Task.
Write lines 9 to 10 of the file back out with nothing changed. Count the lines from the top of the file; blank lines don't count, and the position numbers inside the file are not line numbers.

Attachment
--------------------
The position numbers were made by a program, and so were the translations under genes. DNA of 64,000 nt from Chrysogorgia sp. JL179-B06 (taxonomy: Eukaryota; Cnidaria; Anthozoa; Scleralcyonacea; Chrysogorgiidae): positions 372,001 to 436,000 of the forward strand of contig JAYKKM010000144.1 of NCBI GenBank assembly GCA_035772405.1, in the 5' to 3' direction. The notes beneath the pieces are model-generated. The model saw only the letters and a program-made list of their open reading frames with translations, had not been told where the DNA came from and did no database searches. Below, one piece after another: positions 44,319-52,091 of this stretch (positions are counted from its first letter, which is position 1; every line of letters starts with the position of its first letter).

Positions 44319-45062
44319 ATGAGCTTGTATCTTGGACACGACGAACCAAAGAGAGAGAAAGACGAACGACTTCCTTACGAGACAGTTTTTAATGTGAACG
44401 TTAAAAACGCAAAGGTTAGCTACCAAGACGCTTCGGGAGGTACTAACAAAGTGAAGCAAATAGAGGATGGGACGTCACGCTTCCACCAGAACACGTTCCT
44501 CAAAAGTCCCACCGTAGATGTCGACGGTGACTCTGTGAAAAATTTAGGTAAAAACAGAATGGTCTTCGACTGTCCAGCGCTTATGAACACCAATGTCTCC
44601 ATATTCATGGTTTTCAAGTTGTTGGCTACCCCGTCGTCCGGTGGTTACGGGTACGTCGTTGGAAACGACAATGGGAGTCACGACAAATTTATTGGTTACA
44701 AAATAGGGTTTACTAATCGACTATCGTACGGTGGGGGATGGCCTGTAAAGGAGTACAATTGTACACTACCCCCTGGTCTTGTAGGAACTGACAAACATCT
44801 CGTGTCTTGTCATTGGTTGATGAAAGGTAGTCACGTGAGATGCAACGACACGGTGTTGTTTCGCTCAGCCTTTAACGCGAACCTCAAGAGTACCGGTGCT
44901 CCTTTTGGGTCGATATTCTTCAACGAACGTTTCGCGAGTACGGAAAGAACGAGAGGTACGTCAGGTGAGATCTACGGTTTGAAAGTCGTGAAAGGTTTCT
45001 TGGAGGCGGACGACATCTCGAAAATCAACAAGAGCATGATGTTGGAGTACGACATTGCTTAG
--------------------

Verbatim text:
44901 CCTTTTGGGTCGATATTCTTCAACGAACGTTTCGCGAGTACGGAAAGAACGAGAGGTACGTCAGGTGAGATCTACGGTTTGAAAGTCGTGAAAGGTTTCT
45001 TGGAGGCGGACGACATCTCGAAAATCAACAAGAGCATGATGTTGGAGTACGACATTGCTTAG